Like most professional icon designers, I am happiest when I am making icons. I also make a signficant portion of my income from selling icons on marketplaces like Iconfinder, The Noun Project, Flaticon, and others. Because the icon designer’s product is licensing our creations instead of selling our time, we make more money when we make more products. But the tedious, time-consuming tasks required to to get our products onto the various marketplaces takes away from our productivity. If we spend our own time doing it, that is time we are not creating products. If we have someone else do it, it cuts into our take-home pay.
Nobody Likes Tagging Icons
One of the most time-consuming tasks is organizing, packaging, and tagging the icons. Unfortunately every marketplace has a different interface and workflow for doing this repetitive task. Not only is it tedious, but web-based interfaces for tagging are not especially user-friendly or well-suited to the task. And the same manual process must be repeated for every site on which we sell. This is not good for designers but it is, in my opinion, even worse for the marketplaces.
During my three years as the Head of Content for Iconfinder, more than a few designers lamented to me the reason they did not upload more icons was because they did not have time to properly do the tagging. And since marketplaces, and Iconfinder in particular, rely on their search engine (Iconfinder is a search engine), designers live and die by the quality of their tags.
The existing models are not working and they reduce productivity and profit for everyone.
There’s (already) an App for That
IconJar was born out of the creators’ personal frustration, but after a post on Dribbble that attracted a lot of attention, and uncovered a shared frustration amongst many designers, Heuser and Hard set up a landing page that garnered about 1,500 signups in about 2 days. Clearly there was a demand for a better way to organize one’s personal collection.
The IconJar format has been steadily advancing but after Iconfinder recently introduced support for downloading icons in IconJar format, IconJar shared that the adoption by Iconfinder increased the distribution of their format tenfold. This is a great step forward and much-needed advancement, but I don’t believe it goes far enough. I propose that there is also a demand for a better way, industry-wide to organize, tag, and distribute icons.
The truth is, the ability to download icons from sites in IconJar format is not nearly as useful to icon desigenrs as the ability to upload and distribute icons in a standard format. IconJar is the logical choice for a few reasons, which I will elaborate below.
Standards Are Good For Icon Customers, Designers, and Marketplaces
The arguments for adoption of a standard format, and IconJar in particular, are compelling and yet simple. Customers benefit because they can more easily organize and find the icons they need for their projects. No more indistinguishable folders distributed around hard drives or in different project folders. All icons in a single place, visibly searchable, tagged, and easy to use. IconJar already allows users to do this as well as drag-and-drop icons to their desktop or into their favorite apps.They have even created their own URL format to easily download icons from websites directly into IconJar.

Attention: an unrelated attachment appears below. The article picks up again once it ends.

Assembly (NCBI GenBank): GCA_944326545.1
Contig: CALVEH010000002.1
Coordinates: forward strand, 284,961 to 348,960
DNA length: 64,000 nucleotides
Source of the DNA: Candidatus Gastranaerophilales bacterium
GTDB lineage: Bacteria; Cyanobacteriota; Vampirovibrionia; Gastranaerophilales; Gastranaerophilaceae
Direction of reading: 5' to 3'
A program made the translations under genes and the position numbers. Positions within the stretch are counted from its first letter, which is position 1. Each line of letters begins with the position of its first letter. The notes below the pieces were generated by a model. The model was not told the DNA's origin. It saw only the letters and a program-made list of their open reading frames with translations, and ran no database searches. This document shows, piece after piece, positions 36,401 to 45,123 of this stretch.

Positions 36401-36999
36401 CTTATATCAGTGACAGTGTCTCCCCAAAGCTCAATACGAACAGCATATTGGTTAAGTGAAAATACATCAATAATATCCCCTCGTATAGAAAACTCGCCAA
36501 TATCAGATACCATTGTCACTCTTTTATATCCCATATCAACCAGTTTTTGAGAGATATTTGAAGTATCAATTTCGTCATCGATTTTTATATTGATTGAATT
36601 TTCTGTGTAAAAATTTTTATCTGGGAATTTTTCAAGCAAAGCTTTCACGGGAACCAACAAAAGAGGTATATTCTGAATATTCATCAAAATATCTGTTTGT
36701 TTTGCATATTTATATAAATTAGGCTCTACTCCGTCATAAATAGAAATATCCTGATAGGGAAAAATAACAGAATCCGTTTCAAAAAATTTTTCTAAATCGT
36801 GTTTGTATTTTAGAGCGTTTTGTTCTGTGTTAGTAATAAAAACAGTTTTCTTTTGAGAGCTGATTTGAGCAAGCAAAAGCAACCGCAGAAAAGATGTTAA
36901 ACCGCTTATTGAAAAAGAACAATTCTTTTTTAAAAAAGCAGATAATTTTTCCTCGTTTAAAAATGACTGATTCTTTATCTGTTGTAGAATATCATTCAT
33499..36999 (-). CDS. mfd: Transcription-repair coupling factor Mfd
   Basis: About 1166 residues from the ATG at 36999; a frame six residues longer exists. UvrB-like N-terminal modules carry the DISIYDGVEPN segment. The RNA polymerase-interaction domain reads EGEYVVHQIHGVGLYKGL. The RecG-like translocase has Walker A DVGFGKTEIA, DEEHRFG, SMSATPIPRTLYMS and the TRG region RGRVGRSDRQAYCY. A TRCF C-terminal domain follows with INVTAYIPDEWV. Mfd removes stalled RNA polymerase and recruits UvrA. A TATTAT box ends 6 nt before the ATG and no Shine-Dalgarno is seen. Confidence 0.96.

Icon designers will benefit by adopting IconJar as the standard upload/interchange format because they will no longer need to repeat the same tasks for each marketplace. Tag once and distribute.
A Technically Trivial Task
The good news for the marketplaces is that implementing support for the .iconjar format would not take a lot of re-coding. Most of them already support ZIP and GZIP format and the IconJar format is really just a GZIP file in disguise. More specfically, the IconJar format is a package, which is a special kind of folder on MacOS that allows groups of files to behave like a single file. You can easily access the contents of this special folder, or package, if you right-click (Control-Click on Mac) on a package, in this case the IconJar format, and select “View Package Contents”. The IconJar file format is quite simple: a folder of icons named icons and a file named META, which is a compressed JSON object containing the metadata about the icons: tags, file name, UUID, etc.
A Very Cool Discovery About Iconfinder and IconJar
While I was thinking through this topic, it occured to me that Iconfinder already supports uploading both ZIP/GZIP files. I wondered if Iconfinder’s upload page would read the file, AS-IS, and recognize the enclosed icons. It turns out, my hunch was correct. Iconfinder already has a head-start on implementing this format. For their part – and I sincerely hope they are the first to adopt IconJar as the standard icon data interchange format – they need only parse the META JSON file and apply the tags to each uploaded icon.
There is a time for businesses to jealously guard their proprietery processes and there is a time to standardize and support the growth of the industry. Several of the icon marketplaces (Iconfinder, Noun Project, IconScout, and Flaticon) have existing proprietary icon apps. Personally, while I understand the business argument for a proprietary app, I think it is short-sighted and not in the best interest of the industry as a whole. What I would love to see is for IconJar to implement the various APIs from the different marketplaces, thus becoming a universal publishing tool as well as exchange format, and for the marketplaces to put their voices, and more importantly, their resources behind a standard app. I believe this is better for customers, better for designers, and that is better for the marketplaces.
The IconJar logo is a registered trademark and copyrighted design of IconJar.